By Akifa Khan, Emerge California (Class of 2016)
When I was a child in my local mosque, I learned some well-intentioned but completely misguided pieces of information about Islam. I grew up with a mixed concoction of cultural beliefs steering the application of Islam. In one instance, I was told that women do not publicly speak about Islam after asking my Quran teacher about what to say about the five pillars of Islam for my 6th grade class presentation. This was a clear example of how patriarchal culture overrode actual Islamic teachings. To me, this seemed like a confusing contradition, as a prominent rule in Islam is to gain knowledge and share it. I was completely fed up. At 16 years old, I decided not to continue studying at the mosque. For the most part, I didn’t feel welcomed. I wasn’t able to challenge some of the notions of my teacher’s cultural interpretations of Islam without seeming blasphemous so I did what any normal teenager would do and worried more about not fitting in at school. It wasn’t until college where I found Islam again. I researched different interpretations and grasped a better understanding of the Qur’anic text.
After interning at the Muslim Public Affairs Council (MPAC), and talking to its senior advisor Dr. Maher Hathout, I came to the realization that the true essence of Islam is to serve humanity. That can happen in many forms, but what I noticed is that Muslim women in my community, at college, and in the workforce were instinctively working for the common good. Intuitive empathy, strength in conviction, and serving a purpose always came through in their personalities. However, not one of them ever expressed a desire to run for office. There are so many different layers as to why Muslim women — my classmates, friends, and colleagues — never thought that running was even an option. I have identified three reasons thus far.
First, I wasn’t alone when I did not feel welcome in my local mosque. Across America, women have had an extremely difficult time attaining leadership roles in their local mosques. Creating a climate that doesn’t enable women to freely express their viewpoint within their local community hinders their ability to offer a different perspective and flex their leadership skills, which in turn, affects their roles in the broader community. In 2000, 31% of mosques had policy of not allowing women serve on their board. By 2011, it dropped to just 13%. But only half of those who changed their policy have had women serve on the board. Mosques average about 18% female attendance at Friday prayers, and that has not changed over the past decade. If more than half of the congregation cannot take an active role at their own mosques, they end up not attending. In turn, it makes it more challenging to create a base of supporters, if they ever decide to run for a local or state office.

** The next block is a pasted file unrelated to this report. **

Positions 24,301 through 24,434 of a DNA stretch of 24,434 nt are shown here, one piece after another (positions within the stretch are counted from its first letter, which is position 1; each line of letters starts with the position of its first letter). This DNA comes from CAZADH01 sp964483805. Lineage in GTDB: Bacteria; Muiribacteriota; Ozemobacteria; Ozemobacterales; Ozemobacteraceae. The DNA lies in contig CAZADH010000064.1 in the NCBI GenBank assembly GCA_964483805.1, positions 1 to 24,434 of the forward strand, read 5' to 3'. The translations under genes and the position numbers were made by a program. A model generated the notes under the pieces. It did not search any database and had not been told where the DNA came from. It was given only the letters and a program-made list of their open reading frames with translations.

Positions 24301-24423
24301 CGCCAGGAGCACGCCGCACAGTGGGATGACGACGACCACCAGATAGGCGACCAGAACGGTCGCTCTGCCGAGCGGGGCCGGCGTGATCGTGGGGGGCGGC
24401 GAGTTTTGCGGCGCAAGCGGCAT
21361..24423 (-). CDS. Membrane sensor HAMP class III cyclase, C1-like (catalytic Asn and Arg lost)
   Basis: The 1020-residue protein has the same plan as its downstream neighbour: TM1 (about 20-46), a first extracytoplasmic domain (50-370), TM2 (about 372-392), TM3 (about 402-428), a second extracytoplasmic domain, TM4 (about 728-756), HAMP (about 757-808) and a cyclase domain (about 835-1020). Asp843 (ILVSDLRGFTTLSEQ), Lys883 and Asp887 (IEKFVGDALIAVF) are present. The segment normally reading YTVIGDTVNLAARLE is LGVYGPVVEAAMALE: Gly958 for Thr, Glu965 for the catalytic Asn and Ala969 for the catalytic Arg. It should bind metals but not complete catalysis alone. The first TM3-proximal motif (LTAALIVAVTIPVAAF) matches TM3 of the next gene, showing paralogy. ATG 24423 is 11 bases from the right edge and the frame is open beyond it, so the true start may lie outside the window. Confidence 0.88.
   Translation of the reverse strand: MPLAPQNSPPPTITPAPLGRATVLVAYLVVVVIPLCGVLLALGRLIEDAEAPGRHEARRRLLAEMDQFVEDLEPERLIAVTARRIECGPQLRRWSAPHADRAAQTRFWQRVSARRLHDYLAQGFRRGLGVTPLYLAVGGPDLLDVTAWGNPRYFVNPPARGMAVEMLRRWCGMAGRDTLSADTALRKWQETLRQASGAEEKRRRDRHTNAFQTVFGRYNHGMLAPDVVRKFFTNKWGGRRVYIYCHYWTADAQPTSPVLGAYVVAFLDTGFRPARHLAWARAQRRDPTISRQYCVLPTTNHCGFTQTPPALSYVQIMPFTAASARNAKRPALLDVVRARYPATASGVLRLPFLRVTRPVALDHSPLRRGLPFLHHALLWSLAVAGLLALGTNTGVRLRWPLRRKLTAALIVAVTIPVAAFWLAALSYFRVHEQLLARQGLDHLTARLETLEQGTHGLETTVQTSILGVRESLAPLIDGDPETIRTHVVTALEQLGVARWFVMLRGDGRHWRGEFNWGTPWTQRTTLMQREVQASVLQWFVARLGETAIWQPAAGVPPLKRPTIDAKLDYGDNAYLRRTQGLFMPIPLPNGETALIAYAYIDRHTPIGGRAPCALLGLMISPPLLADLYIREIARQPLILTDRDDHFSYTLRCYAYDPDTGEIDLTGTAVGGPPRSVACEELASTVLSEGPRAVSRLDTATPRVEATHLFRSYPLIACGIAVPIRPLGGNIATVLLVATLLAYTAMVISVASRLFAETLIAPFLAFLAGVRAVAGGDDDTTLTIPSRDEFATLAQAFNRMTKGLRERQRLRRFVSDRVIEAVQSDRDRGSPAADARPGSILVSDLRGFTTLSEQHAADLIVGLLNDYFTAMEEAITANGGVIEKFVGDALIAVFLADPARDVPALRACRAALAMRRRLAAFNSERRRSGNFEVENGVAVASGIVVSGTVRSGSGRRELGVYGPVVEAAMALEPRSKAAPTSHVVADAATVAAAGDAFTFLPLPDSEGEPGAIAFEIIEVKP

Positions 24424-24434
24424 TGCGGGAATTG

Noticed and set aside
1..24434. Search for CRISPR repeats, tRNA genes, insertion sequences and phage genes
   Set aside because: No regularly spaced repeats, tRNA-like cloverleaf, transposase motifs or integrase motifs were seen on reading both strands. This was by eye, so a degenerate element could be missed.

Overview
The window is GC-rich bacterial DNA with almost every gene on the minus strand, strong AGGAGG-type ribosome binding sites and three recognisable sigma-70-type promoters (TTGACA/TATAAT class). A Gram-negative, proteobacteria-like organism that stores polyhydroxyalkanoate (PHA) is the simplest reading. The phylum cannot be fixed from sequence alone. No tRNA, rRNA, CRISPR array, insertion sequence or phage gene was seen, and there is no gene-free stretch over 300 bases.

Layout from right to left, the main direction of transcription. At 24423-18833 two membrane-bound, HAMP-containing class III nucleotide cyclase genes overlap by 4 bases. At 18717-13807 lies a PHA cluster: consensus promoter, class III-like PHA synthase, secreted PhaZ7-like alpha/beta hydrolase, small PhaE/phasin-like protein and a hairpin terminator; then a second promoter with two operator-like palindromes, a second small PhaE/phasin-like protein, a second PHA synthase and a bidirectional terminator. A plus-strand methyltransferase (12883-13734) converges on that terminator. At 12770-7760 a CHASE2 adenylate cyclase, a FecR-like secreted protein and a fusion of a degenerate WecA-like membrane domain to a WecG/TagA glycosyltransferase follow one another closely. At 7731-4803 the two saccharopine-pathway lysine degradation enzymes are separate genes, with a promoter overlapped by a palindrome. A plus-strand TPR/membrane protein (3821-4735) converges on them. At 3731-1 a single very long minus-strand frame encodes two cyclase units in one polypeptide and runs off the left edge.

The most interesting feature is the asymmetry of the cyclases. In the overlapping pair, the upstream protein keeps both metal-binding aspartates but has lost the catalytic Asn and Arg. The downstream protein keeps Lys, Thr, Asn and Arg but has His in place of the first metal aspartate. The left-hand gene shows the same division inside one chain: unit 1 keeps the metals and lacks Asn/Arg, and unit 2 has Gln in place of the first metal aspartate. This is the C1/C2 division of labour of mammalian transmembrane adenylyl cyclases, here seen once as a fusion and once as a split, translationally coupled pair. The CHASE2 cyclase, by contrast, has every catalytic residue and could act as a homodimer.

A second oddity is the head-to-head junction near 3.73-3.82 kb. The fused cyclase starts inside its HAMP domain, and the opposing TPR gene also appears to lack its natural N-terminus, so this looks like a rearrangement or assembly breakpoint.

Second, many women are discouraged from running because the perception of Muslims portrayed in the news media is overwhelmingly negative, and they don’t think they can generate popular support as a Muslim woman. Yes, it is true that most news media paints Muslims unfavorably, but as Dalia Mogahed said in her TED talk, “We would be giving into ISIS’s narrative if we cast them as representatives of a faith of 1.6 billion people.“ It’s sad to say, but minorities actually share a common history of discrimination in one form or another in media and culture. It’s actually what binds us together instead of divides us. Studies say that 62% Americans have not met a Muslim. What better way to meet as many people as possible than on the campaign trail?
Third, is the notion of perfection that has been engrained in far too many women across all cultural backgrounds. Reshma Saujani, founder of Girls Who Code said, “Women have been socialized to aspire for perfection, and now they are overly cautious and do not take as many risks.” In the past months, during my Emerge trainings, I’ve seen many women who are worried about everything that has to be set in place in order to run for office, including me. Men on the other hand, decide to run, and then they run. Just as Reshma is teaching girls to be brave through learning to code, Emerge is teaching women to be brave and take risks in the political arena. We need more American Muslim women in leadership roles in their communities and local mosques to give them a stepping stone to greater political aspirations. As one of two Muslim women in the 2016 class of Emerge California, I am calling on more Muslim women to take a chance, find courage, and run for office.